Cindy gives us a vision of Midtown Auckland that is utterly contrary to its current shabby, relatively underpopulated state. Conceived in 2021, in the shadow of the then ongoing Covid-19 lockdowns, the project addresses both the general malaise that had taken hold of the CBD at this time, and the drift of workers, shoppers and business interests to the harbour edge—bolstered by considerable building capital and Council-driven public space improvements there. In her project, two historically significant city blocks making up a key intersection of Auckland Council’s ‘Learning’ and ‘Entertainment’ precincts are reconfigured. Inclusive of key buildings such as the Auckland Central Library, the St James Theatre, and the old ASB Banking Head Office, Cindy introduces the possibility of a “playful city”, an urbanism through which architectural and social engagement is released from previous strictures and expectations.
Emphasising mobility and flexibility over fixity, the project, titled “Library-City” imagines a new type of library on the site of the current one—itself having reached the end of its current serviceable life. Rather than a place to hold and store collections of books and artefacts, Cindy’s Library-City builds on the inherent centrifugal dynamic of libraries—their borrowing function—to imagine and design for a more immediately dispersive rationale: a radically porous library is decantated into the surrounding built fabric. Released from its immediate footprint, previous built space becomes a wetland resonant with that found here prior to colonisation. Anything but decorative, the new open bodies of water flooding the library's old storage basements are linked to a broader waterway ecology, one that filters roadway surface runoff through wetland planting, and which links this ‘learning precinct’ back to the Waitemata Harbour through a parallel ‘daylighting’ of the Waihorotiu Stream. In place of an either/or scenario for city vitality, Cindy gives a synergistic and interwoven ecology. Yet her ‘learning from waterways’ goes further: midtown itself is seen as a learning field in which a new porous library disperses “learning devices”, playful and inventively interactive mobile carts that catalyse in innumerable ways, social occasions of varying scale—anywhere from festivals to intimate reading.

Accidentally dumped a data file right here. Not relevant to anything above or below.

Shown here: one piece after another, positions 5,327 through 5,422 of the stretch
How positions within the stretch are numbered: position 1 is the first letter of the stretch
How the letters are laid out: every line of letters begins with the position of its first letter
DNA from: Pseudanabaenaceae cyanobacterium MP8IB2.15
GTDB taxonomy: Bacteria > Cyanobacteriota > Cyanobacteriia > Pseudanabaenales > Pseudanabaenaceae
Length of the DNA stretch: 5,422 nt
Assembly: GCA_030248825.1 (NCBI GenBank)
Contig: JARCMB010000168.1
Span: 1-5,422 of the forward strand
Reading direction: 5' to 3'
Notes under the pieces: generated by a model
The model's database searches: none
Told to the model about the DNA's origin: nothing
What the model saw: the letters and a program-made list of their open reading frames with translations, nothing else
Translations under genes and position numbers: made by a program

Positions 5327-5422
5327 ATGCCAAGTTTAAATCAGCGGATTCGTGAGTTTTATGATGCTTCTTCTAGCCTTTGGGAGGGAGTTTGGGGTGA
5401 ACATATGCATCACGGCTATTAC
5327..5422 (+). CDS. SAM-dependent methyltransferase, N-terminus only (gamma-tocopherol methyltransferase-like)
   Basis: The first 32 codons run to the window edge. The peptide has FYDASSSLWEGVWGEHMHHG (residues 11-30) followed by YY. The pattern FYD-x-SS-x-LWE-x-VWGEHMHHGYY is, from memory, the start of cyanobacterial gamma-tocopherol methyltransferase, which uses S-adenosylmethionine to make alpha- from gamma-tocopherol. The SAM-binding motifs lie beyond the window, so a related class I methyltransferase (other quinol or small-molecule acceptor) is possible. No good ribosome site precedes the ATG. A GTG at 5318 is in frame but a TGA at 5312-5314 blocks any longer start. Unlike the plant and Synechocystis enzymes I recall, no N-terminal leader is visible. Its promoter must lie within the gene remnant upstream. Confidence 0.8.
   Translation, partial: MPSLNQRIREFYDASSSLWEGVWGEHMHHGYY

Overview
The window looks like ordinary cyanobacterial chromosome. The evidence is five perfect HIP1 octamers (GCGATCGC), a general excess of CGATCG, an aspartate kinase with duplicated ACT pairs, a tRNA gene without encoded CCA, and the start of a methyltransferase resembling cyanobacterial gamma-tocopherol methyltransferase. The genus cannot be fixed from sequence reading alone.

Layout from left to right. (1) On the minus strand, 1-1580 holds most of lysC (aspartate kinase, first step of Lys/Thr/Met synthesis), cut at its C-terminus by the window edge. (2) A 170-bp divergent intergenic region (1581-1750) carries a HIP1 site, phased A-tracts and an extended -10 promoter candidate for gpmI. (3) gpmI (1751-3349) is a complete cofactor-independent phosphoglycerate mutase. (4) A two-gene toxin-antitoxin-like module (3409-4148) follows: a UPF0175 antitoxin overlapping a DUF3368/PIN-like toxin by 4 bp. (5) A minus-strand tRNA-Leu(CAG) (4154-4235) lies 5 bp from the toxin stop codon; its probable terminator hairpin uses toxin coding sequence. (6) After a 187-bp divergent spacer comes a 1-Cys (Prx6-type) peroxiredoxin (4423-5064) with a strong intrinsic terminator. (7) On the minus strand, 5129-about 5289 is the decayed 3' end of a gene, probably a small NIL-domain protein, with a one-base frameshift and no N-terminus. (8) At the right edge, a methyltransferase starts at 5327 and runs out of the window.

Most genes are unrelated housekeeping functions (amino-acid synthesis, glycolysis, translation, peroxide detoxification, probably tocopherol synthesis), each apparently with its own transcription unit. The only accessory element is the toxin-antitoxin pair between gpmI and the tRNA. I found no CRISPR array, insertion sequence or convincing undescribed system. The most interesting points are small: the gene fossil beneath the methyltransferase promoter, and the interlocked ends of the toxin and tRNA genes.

Highly commended in the Te Kāhui Whaihanga New Zealand Institute of Architects annual Student Design Awards, the judges capped their commentary on the project with the imperative—“Somebody call the Mayor!” Some years on from the awards, and in the wake of ubiquitous flooding that has afflicted Tāmaki Makaurau Auckland and other parts of Aotearoa, Library-City stands as a compelling exemplar for what ‘spongy-cities’ of the future can be like—places whose hydraulic-ecological intelligence is matched by a playful societal intelligence capable of exceeding certain capital (i)llogics savaging cities.
-Andrew Douglas, supervisor